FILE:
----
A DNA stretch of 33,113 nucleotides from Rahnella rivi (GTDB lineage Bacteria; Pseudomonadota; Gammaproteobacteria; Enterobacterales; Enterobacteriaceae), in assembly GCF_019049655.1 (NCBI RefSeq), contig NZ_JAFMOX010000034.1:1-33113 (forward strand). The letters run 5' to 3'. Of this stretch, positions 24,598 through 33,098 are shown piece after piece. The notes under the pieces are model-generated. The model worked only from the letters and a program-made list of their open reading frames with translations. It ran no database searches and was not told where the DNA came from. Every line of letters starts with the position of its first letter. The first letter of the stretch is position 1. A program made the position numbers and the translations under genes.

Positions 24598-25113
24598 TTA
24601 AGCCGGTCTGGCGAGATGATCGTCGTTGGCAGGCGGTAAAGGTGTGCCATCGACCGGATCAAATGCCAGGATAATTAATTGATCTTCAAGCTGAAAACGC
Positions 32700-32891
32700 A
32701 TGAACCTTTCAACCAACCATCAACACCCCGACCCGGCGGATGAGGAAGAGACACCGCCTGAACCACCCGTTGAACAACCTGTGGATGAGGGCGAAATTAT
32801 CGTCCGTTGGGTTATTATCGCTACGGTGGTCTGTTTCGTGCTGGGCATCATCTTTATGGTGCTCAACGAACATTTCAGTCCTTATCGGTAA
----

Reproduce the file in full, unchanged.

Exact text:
A DNA stretch of 33,113 nucleotides from Rahnella rivi (GTDB lineage Bacteria; Pseudomonadota; Gammaproteobacteria; Enterobacterales; Enterobacteriaceae), in assembly GCF_019049655.1 (NCBI RefSeq), contig NZ_JAFMOX010000034.1:1-33113 (forward strand). The letters run 5' to 3'. Of this stretch, positions 24,598 through 33,098 are shown piece after piece. The notes under the pieces are model-generated. The model worked only from the letters and a program-made list of their open reading frames with translations. It ran no database searches and was not told where the DNA came from. Every line of letters starts with the position of its first letter. The first letter of the stretch is position 1. A program made the position numbers and the translations under genes.

Positions 24598-25113
24598 TTA
24601 AGCCGGTCTGGCGAGATGATCGTCGTTGGCAGGCGGTAAAGGTGTGCCATCGACCGGATCAAATGCCAGGATAATTAATTGATCTTCAAGCTGAAAACGC
Positions 32700-32891
32700 A
32701 TGAACCTTTCAACCAACCATCAACACCCCGACCCGGCGGATGAGGAAGAGACACCGCCTGAACCACCCGTTGAACAACCTGTGGATGAGGGCGAAATTAT
32801 CGTCCGTTGGGTTATTATCGCTACGGTGGTCTGTTTCGTGCTGGGCATCATCTTTATGGTGCTCAACGAACATTTCAGTCCTTATCGGTAA